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Multimodal Integrative Imaging of Neurodegeneratives Diseases and Therapies (MIINDt)

Maladie d'Alzheimer et vieillissement cérébral : modélisation, imagerie, biomarqueurs, évaluations thérapeutiques

Group leader: Marc Dhenain
 (DR1CNRS, French Veterinary Academy, National Academy of Medicine)​

Published on 21 May 2021


  Marc Dhenain 

Our Team is dedicated to i. the characterization of biological mechanisms involved in the development of Alzheimer's disease and its therapies. ii. the development of innovative imaging tools to follow-up cerebral pathologies. We focus on 3D microscopic imaging methods based on high performing computing (HPC) algorithms, and on resting state fMRI to evaluate neuronal networks.

Transmission of Alzheimer's disease lesions: new tools to characterize the disease

Our group has demonstrated that the key lesions of Alzheimer's disease (β-amyloid and tau lesions) are transmissible (Gary, 2019). This transmission makes it possible to explore the pathophysiogenic mechanisms of Alzheimer's disease and to test new therapies. Using novel models based on AD lesion transmission, we have shown that synapse loss is linked to tau pathology and that activation of inflammatory brain cells called microglia limits synaptic loss (Lam, 2021). We are now seeking to understand the mechanisms underlying the heterogeneity of Alzheimer's disease through an integrative and holistic approach that considers all aspects of the disease (amyloid / tau / inflammation / functional impairment).

In particular, we focus on the role of various nucleating factors that regulate AD pathophysiology. Either nucleating factors extracted from human brain samples (Collaboration with Stephane Haik and Susana Boluda from ICM, Paris) or nucleating factors based on very purified forms of amyloid with very specific mutations (collaboration with Alain Buisson from Grenoble Institute of Neurosciences).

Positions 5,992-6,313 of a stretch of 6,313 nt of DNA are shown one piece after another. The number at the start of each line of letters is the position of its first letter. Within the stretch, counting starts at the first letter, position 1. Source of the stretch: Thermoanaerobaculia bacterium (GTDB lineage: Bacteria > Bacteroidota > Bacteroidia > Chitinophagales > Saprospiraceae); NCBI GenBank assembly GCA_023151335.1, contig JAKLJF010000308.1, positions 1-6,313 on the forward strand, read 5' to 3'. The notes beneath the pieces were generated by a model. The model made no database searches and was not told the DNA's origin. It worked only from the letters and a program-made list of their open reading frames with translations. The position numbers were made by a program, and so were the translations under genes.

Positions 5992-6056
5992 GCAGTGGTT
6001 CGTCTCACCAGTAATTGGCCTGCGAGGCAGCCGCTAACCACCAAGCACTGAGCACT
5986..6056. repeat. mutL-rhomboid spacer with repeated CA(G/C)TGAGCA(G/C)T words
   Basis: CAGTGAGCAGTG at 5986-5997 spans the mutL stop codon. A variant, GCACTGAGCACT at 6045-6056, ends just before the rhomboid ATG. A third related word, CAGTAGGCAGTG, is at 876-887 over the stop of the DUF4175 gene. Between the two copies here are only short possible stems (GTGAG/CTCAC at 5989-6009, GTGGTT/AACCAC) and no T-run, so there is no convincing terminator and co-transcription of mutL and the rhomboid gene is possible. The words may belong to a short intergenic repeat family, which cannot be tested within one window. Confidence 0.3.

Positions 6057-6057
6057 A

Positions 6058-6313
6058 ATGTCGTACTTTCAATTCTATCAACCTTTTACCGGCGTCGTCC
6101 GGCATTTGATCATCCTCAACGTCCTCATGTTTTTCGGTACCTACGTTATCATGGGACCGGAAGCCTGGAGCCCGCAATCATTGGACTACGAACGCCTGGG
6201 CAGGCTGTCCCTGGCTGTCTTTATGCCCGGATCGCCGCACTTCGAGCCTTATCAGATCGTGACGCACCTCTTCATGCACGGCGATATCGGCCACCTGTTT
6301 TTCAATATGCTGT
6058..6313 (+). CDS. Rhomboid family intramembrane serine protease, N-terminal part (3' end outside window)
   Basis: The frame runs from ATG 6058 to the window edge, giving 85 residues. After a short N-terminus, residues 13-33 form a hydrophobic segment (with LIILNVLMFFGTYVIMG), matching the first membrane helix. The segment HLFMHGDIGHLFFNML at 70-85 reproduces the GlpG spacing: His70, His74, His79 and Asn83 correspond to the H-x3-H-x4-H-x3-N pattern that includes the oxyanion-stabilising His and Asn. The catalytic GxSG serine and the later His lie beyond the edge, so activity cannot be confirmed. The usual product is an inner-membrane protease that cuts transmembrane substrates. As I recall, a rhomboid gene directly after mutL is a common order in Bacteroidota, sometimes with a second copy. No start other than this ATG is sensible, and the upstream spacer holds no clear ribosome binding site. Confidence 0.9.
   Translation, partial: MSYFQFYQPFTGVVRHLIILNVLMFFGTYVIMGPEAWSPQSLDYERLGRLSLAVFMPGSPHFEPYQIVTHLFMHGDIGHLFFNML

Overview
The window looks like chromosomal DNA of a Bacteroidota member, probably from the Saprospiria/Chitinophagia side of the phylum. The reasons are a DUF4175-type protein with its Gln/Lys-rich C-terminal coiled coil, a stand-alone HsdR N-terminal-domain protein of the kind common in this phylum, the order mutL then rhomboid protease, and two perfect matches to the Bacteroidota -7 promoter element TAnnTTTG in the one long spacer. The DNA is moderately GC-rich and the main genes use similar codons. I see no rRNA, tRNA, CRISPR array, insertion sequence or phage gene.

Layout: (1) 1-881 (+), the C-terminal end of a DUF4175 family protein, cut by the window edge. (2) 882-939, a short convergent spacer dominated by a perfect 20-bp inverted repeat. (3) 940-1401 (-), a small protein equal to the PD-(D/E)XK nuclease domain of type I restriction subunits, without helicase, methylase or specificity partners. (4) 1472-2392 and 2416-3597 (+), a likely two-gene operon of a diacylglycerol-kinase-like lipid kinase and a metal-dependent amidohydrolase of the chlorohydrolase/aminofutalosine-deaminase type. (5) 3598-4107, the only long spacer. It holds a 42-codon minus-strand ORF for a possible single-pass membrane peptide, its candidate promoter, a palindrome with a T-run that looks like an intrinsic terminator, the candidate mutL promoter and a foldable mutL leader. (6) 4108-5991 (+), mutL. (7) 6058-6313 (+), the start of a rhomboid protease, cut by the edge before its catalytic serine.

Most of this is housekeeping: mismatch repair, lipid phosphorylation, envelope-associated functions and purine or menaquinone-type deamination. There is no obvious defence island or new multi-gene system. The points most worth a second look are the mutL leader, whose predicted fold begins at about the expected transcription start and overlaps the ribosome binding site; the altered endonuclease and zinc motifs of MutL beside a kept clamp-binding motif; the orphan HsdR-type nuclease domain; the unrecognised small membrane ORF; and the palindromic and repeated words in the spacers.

In addition to studies in mice, one of our strength is to be able to work in primates and in particular with mouse lemur primates. The latter is a model of neurodegenerative pathologies linked to aging. This animal presents, as it ages, cognitive alterations, alterations in cerebral metabolism, cerebral atrophy and amyloid deposits.

.Click onthe image to enlarge 

Amyloid and tau lesions induced in the brain of experimental models following inoculation of amyloid 
and tau nucleating factors.

An integrative approach to understand neurodegenerative diseases

Neurodegenerative diseases are related to many different "small scale events" (pathological protein accumulation, neuroinflammation, cellular alterations) that lead to large-scale events (tissue loss, neuronal networks alterations, cognitive impairments). Our team develop tools to integrate events occurring at different scales. These new tools require advanced imaging skills combined with big data management and high performance computing.

Overview of the range of imaging methods implemented by our group.
State of the art methods to manipulate large amount of data and require high performance computing.

1) Quantification of microscopic brain alterations

Our group implemented several image-processing pipelines to perform 3D post mortem reconstruction program in primates and rodents, while focusing on the exploitation of 3D information in rodents.
3D-reconstructed brain samples can be analyzed using semi-automatic manual analysis, digital atlas-based analysis (Lebenberg, 2011) or voxel-wise SPM approach without a priori (Vandenberghe, 2018). The method can be used to detect lesions as amyloid plaque related to Alzheimer (Vandenberghe, 2018).

New methods were then implemented to quantify cells at the level of the whole brain. They are based on virtual microscopy performed after digitization of brain sections stained for cells (NeuN antibody) and on the segmentation of each cell (Random Forest -RF- machine learning algorithm) and individualization methods (You, 2019 & 2021). Performing this analysis at the level of the whole brain allows to create parametric maps synthesizing for example the morphology and distribution of individualized neurons.